Road corridors in urban areas are increasingly constrained. Tidal flow systems (or ‘reversible’ lanes) are a form of lane management systems that allows traffic to travel in alternate directions within a lane (depending on the time of day or traffic conditions).
Essentially, traffic flow during peak periods is improved by making an extra lane available for vehicles travelling along the direction of “peak traffic flow”.
The factors which need to be considered when designing and implementing a tidal flow system include (but are not limited to):
- System safety (operator safety, road user safety and pedestrian safety);
- Operational reliability (redundancies, fault/failure response and emergency management);
- System integration (tidal flow switch interruptions, integration with existing systems, impacts to lane capacity and flexibility for future conditions);
- Whole of life costs (capital costs, NPV); and
- Program schedule (design and construction phases).
A typical tidal flow system will have several different components which may include one or a combination of the following:
- Manual reversal system;
- Movable medians;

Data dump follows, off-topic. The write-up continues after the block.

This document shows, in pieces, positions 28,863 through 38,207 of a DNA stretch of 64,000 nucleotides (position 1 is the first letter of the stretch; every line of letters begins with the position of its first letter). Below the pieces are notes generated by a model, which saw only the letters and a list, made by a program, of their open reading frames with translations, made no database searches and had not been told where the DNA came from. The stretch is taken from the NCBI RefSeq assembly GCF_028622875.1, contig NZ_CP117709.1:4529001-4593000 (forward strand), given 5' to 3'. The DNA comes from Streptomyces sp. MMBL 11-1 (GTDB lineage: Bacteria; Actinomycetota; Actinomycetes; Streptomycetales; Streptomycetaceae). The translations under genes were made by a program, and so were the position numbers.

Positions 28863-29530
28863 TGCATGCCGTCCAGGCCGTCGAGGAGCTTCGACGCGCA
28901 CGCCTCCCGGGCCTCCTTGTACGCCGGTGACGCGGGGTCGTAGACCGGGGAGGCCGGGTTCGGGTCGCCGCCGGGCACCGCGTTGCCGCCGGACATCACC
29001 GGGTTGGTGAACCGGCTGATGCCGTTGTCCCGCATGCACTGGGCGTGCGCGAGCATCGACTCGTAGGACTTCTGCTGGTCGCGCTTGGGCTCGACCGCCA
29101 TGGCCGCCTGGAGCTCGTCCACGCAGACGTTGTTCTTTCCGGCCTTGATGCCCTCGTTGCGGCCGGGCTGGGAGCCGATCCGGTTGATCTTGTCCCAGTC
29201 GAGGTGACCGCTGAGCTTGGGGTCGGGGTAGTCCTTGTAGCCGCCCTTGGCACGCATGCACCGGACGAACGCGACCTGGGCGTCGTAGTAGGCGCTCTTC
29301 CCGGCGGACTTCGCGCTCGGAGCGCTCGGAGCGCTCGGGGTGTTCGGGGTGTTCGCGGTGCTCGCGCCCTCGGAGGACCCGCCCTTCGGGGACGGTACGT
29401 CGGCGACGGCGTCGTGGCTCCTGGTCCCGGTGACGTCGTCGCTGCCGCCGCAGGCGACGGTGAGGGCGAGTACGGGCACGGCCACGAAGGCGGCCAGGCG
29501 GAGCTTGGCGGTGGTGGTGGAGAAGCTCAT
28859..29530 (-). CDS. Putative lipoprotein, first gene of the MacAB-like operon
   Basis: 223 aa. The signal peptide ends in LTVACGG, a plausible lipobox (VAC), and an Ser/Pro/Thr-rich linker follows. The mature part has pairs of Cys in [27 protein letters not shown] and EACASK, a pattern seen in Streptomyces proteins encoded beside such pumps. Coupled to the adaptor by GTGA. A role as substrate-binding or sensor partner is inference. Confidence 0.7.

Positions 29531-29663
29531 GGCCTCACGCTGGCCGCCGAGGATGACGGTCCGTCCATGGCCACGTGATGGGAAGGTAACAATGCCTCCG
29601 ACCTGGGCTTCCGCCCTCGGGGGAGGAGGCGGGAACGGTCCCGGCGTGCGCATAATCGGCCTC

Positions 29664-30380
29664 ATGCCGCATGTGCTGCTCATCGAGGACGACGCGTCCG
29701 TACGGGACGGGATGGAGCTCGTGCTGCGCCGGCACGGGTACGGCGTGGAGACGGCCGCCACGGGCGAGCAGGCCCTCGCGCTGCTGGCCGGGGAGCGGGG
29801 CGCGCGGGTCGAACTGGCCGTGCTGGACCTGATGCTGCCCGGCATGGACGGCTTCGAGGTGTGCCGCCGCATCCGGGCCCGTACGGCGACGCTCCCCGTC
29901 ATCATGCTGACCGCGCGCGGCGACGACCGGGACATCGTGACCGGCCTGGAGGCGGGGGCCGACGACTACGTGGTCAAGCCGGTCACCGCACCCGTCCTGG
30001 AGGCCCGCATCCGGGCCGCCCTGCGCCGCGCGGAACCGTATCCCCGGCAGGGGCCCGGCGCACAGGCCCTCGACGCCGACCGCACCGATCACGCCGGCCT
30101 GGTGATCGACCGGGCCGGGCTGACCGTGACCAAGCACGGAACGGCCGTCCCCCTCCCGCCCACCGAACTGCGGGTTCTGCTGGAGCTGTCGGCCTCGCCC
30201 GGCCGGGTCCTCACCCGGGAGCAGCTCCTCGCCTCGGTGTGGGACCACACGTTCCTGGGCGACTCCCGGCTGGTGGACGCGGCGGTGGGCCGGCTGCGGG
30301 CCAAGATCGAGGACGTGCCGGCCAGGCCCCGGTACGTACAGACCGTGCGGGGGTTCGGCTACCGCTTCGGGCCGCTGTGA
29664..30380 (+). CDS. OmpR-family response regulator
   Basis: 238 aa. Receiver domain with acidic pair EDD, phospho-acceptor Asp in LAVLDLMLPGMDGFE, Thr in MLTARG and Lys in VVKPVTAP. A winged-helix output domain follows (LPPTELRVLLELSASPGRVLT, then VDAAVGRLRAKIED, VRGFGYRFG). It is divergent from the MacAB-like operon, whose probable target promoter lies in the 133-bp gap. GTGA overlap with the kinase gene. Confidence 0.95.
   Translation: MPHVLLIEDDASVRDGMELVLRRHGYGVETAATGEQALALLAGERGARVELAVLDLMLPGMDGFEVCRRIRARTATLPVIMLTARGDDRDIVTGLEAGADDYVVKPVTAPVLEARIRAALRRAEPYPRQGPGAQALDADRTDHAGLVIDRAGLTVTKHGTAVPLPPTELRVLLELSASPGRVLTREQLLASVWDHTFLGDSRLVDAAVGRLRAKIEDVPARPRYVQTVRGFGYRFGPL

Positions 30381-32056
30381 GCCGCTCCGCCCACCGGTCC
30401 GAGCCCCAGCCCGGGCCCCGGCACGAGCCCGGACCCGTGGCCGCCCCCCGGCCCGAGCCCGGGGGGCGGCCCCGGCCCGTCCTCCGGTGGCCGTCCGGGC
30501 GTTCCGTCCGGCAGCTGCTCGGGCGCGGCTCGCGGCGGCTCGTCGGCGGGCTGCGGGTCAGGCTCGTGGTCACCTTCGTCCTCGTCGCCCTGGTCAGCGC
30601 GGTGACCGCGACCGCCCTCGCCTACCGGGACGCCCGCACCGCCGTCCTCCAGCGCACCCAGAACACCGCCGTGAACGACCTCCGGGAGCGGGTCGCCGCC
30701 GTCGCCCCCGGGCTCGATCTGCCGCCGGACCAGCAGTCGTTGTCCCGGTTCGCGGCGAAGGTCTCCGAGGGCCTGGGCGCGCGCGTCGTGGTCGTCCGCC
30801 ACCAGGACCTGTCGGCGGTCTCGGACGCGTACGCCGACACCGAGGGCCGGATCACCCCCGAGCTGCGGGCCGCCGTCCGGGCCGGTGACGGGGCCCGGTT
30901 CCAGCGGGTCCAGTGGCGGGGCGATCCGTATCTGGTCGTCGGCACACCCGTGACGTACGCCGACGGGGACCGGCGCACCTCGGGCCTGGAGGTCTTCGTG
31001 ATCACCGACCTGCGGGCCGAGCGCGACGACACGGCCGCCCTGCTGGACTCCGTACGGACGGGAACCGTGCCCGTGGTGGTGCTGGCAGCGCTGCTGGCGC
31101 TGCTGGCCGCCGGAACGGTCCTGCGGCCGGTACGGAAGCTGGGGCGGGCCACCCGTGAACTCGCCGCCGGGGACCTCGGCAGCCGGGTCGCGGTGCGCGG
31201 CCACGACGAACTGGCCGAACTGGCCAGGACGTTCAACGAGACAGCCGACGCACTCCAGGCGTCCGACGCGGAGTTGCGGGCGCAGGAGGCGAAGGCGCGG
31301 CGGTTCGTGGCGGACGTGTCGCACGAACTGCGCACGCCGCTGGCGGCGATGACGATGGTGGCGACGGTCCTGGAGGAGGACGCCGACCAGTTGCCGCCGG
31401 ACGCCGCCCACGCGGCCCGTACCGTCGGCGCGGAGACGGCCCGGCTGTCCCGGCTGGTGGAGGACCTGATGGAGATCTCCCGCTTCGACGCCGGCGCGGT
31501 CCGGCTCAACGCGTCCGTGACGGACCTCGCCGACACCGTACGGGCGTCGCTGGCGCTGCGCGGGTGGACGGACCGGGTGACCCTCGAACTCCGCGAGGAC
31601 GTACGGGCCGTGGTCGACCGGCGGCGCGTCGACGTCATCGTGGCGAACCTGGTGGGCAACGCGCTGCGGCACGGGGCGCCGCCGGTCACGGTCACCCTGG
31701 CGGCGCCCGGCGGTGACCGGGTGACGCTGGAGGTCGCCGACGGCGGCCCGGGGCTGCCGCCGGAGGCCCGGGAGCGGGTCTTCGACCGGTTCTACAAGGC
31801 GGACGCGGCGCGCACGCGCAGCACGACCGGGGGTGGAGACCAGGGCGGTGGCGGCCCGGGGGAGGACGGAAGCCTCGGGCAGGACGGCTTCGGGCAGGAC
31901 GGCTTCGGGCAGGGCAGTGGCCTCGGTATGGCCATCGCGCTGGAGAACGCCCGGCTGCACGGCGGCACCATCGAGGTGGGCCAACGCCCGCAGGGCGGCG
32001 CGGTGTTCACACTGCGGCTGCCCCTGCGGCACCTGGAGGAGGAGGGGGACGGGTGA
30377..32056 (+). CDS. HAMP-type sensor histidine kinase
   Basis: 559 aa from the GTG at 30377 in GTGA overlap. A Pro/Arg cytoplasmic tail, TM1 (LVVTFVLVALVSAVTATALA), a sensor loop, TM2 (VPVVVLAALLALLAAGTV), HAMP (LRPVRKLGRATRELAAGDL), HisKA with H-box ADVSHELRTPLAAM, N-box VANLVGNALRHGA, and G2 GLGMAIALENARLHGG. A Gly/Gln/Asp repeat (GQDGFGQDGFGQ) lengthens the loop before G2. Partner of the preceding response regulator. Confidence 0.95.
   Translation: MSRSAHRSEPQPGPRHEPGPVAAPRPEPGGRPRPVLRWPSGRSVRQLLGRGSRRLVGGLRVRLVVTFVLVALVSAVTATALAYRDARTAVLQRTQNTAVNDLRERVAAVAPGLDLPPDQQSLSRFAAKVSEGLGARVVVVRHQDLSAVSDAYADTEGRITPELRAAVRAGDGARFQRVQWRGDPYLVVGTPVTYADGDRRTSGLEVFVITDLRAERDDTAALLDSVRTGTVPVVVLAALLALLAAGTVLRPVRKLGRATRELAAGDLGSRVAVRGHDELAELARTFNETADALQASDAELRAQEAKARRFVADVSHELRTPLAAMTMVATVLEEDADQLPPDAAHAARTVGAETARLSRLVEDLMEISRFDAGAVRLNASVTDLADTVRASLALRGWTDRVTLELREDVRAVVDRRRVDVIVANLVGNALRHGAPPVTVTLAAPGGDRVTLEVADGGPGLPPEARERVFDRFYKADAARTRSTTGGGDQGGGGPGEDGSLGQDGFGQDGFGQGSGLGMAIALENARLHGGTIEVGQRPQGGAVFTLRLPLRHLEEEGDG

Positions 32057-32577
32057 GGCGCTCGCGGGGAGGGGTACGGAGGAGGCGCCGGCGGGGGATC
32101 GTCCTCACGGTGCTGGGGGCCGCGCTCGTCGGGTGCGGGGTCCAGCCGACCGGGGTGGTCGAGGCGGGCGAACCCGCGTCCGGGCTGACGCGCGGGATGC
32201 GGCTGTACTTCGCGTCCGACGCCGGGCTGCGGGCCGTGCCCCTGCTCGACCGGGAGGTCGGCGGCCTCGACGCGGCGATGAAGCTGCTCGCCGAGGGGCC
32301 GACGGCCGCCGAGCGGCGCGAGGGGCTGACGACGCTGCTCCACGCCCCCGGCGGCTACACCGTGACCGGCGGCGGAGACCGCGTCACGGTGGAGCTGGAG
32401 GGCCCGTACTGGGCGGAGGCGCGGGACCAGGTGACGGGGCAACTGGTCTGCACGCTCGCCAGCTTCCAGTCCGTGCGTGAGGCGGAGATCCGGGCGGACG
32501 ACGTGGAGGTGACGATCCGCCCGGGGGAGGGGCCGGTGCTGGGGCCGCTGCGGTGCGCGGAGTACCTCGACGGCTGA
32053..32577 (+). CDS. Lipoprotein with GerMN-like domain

- Concrete barrier movable median;
- Painted line marking;
- In-Pavement Lighting (IPL);
- Changeable Message Signs (CMS); and
- Lane Usage Signs (LUS).
A summary of the various options available to enable tidal flow systems, are outlined in Table 1.
Table 1 – Typical tidal flow system solutions utilised in Australia
(Live with Traffic Jams!)
|4||Concrete Movable Barriers|
Depending on stakeholder requirements, alternative options not described above could include (but not be limited to):
- Pavement flaps;
- Different coloured linemarking;
- High Occupancy Vehicle (HOV) lanes;
- Reversible lane entry pavement markings;
- Flashmax with LED warning light;
- Fixed barrier reversible lanes; and
- Congestion pricing.
JJ Ryan Consulting undertook the options analysis and design managed the design, procurement, installation/construction and commissioning of the tidal flow system along Military Road in Sydney’s north shore.
Check out this brief video from Transport for New South Wales on the successful implementation of upgraded/extended tidal flow here: